This week, Fox announces one of their would-be summer blockbusters while still keeping a lid on dates for The A-Team and Knight and Day. Aside from those and the eagerly-awaited debut of Eclipse by the twi-tards, we're headed into July territory where we could be hearing something about Inception sooner than you think. Until that day, we can all feel like old men full of regret while remakes of Deathtrap and That Championship Season are announced. Not really, but kinda.
Five guys on a winning basketball team in their youth are all brought back together as 40 year-old men by their one-time coach. OK, so it's the coach's funeral, but you get the picture. What else you going to call it? Probably pretty bad if directed by Dennis Dugan and starring Adam Sandler and his boys, but Grown Ups still became his biggest hit since 1999's Big Daddy. $159 million for this thing. OK, so it was slightly better than Zohan, The Longest Yard remake and that Chuck & Larry garbage, but we're still a long way from the Happy Gilmore/Wedding Singer days. Rank it for yourself when Sony releases it on Nov. 9. If you would rather see well-written women go about their daily lives, please check out Nicole Holofcener's Please Give with Catherine Keener, Rebecca Hall, Amanda Peet and Oliver Platt on Oct. 19. Same studio. Much better film.
If the mere presence of estrogen bothers you, then just pick up the Predators reboot on the same day. So much promise that this would harken back to the Schwarzenegger original. It starts so well and Adrien Brody actually fulfills the tough guy role pretty well - until he's forced to ditch his shirt and oversell the unnecessary toughness in the final scenes. The film had bigger problems well before Brody's disrobing though. Like how about doing something with your pluralized title? Just barely doubling its $24 million opening, it was another disappointment from Fox this summer.
And unless you were on the coasts or caught a glimpse of it at last year's Toronto film festival, you probably did not hear much about The Disappearance of Alice Creed with Gemma Arterton, Martin Compston and Eddie Marsan. It's a watchable, if not overwhelming three-character kidnapping thriller with twist after twist, most of which you will see coming. So it's not Dyan Cannon, Christopher Reeve and Michael Caine, but it was certainly the best Gemma Arterton film of the summer. And she's naked too. Get your pause buttons ready on Nov. 23. Thank you, Anchor Bay.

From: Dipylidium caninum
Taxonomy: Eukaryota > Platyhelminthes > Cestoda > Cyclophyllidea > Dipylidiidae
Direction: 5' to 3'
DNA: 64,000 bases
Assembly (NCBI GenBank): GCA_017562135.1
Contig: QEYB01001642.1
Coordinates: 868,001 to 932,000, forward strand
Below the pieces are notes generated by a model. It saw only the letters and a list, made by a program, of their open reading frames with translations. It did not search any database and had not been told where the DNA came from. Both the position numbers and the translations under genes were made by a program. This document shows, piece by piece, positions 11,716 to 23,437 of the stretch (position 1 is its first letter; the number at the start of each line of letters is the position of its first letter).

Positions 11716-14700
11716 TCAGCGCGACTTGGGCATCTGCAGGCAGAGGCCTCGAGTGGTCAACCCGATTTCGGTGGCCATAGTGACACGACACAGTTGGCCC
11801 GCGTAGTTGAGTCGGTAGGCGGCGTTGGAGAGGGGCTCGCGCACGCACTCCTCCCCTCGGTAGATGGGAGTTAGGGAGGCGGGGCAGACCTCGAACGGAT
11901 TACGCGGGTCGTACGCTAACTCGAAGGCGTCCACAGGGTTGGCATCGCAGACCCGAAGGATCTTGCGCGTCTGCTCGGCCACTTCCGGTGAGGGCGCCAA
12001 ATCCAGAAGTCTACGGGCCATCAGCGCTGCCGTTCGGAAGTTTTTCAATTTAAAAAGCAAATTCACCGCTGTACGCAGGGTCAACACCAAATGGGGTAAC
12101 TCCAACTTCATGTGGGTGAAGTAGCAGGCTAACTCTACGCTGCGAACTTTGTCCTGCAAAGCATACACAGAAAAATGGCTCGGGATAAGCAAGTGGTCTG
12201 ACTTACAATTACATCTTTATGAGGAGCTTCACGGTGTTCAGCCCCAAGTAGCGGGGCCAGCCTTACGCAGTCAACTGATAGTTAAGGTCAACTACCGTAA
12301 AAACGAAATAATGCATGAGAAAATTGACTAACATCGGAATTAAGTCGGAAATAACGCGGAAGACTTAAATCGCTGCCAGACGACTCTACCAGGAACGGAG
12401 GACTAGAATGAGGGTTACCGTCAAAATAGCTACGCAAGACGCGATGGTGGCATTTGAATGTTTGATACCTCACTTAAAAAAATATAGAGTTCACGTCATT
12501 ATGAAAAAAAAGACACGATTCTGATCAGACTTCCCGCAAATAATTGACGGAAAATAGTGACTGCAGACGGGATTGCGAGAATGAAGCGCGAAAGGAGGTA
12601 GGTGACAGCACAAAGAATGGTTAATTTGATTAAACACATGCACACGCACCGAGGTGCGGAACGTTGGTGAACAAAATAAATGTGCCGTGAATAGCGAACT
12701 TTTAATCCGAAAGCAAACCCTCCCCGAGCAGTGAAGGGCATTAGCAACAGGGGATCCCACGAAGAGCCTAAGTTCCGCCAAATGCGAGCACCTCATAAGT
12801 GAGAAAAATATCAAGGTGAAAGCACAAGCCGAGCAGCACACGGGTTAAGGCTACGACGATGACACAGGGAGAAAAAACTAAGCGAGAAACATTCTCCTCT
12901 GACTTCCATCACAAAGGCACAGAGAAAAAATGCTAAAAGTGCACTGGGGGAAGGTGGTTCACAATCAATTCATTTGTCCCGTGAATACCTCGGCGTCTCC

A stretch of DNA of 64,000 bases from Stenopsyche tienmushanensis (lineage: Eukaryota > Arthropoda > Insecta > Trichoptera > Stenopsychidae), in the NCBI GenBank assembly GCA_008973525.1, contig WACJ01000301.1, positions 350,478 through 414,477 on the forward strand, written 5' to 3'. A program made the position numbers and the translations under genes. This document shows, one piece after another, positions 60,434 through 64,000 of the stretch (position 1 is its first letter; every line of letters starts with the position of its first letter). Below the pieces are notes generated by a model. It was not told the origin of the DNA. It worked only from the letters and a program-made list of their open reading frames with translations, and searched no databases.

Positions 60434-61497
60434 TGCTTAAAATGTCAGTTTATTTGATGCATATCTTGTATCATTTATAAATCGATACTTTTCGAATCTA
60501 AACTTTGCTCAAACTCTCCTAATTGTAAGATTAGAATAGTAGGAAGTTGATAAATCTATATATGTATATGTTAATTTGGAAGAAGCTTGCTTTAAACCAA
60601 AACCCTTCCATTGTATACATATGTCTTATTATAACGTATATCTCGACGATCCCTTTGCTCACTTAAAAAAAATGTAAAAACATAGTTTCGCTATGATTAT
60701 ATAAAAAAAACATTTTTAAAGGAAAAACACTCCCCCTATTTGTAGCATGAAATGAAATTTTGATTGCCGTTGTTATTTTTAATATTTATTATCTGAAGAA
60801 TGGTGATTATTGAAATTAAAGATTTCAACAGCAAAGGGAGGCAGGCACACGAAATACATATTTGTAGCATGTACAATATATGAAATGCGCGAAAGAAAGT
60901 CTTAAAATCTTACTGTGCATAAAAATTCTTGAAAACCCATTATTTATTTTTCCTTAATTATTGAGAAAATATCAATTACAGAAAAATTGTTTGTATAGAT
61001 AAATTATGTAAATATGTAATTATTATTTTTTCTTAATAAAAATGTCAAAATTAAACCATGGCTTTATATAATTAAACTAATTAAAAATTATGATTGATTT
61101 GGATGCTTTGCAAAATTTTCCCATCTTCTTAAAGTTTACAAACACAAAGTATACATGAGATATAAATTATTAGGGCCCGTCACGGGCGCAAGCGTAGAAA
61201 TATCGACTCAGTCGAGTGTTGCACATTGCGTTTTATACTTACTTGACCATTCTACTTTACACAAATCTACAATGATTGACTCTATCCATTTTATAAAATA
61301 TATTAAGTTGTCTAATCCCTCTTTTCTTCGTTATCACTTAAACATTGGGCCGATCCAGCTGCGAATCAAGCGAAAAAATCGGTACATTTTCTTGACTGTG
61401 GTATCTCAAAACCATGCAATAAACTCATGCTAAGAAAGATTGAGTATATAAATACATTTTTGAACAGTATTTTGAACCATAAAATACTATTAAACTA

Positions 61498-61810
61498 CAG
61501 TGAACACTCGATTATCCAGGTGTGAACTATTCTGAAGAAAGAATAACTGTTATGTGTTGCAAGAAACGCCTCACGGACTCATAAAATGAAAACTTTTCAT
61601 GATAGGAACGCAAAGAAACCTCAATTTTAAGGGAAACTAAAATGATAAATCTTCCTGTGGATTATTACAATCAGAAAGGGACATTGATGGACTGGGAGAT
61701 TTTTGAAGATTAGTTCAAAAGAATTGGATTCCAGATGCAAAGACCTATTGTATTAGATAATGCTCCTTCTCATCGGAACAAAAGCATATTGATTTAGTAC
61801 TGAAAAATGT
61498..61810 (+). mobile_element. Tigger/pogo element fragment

In 1927 it went from 153-to-90 minutes. In 2001, a restoration brought it back to 124. Seven years later, an additional 25 minutes of lost footage was discovered and this April, "The Complete" Metropolis debuted at a nearly two-and-a-half hour running time with the original Gottfried Huppertz score. On Nov. 16, it comes to your home. Kino International, the company responsible for recent Blu-rays including Battleship Potemkin and Buster Keaton's The General and Steamboat Bill, Jr. is releasing The Complete Metropolis to both DVD and Blu-ray. It includes the original Huppertz score in Dolby Digital, a 50-minute documentary on the making and restoration and an interview with Paula Felix-Didier, curator of the Buenos Aires Cinema Museum where the lost footage was found.
Is it Christmas already? Paramount thinks it is by announcing White Christmas for Blu-ray on Nov. 2. For true cinema lovers, though, that date might actually be Christmas though as Sony releases David Lean's The Bridge on the River Kwai on Nov. 2. Lean's films are practically what the format was created for (and should be the cause of celebration when Lawrence of Arabia makes its planned debut later in 2011.) Kwai, usually mis-remembered as being a gigantic WWII action spectacular, is more an intimate character study within a POW camp - and now gets the epic treatment on Blu-ray.
New retrospective documentary tracing the original novel to the film's restoration? Check. Featurettes including "an appreciation" by John Milius? Check. Audio of William Holden narrating the premiere's events? Check. Alec Guinness on The Steve Allen Show? Check. A 35-page book including lobby card replicas. Check. Thanks to The Digital Bits for those details. Check.
But what would Christmas be without a family trip to Nilbog? Last week we told you about Michael Paul Stephenson's Best Worst Movie coming to DVD in November. But if you want the Holly dance and corn seduction in absolute clarity, than MGM grants your wish with the 20th Anniversary Nilbog Edition of Troll 2 on Oct. 5. Where they come up short on wish fulfillment is in the extras. Not exactly sure why they bother to do a version of this on DVD and not include anything new when you can just buy the double feature DVD and get both Troll films. Who cares if it is Vegetarian Awareness Month? How about a couple of commentaries with Stephenson and George Hardy. What about one with the fans or critics who praised Best Worst Movie. MGM has a full month until Best Worst Movie arrives on DVD. Postpone this release until November and get some extras up on this thing. Troll 2 fans demand no less!
As always for further planning, just click on the following links for a full schedule of DVD and Blu-ray releases.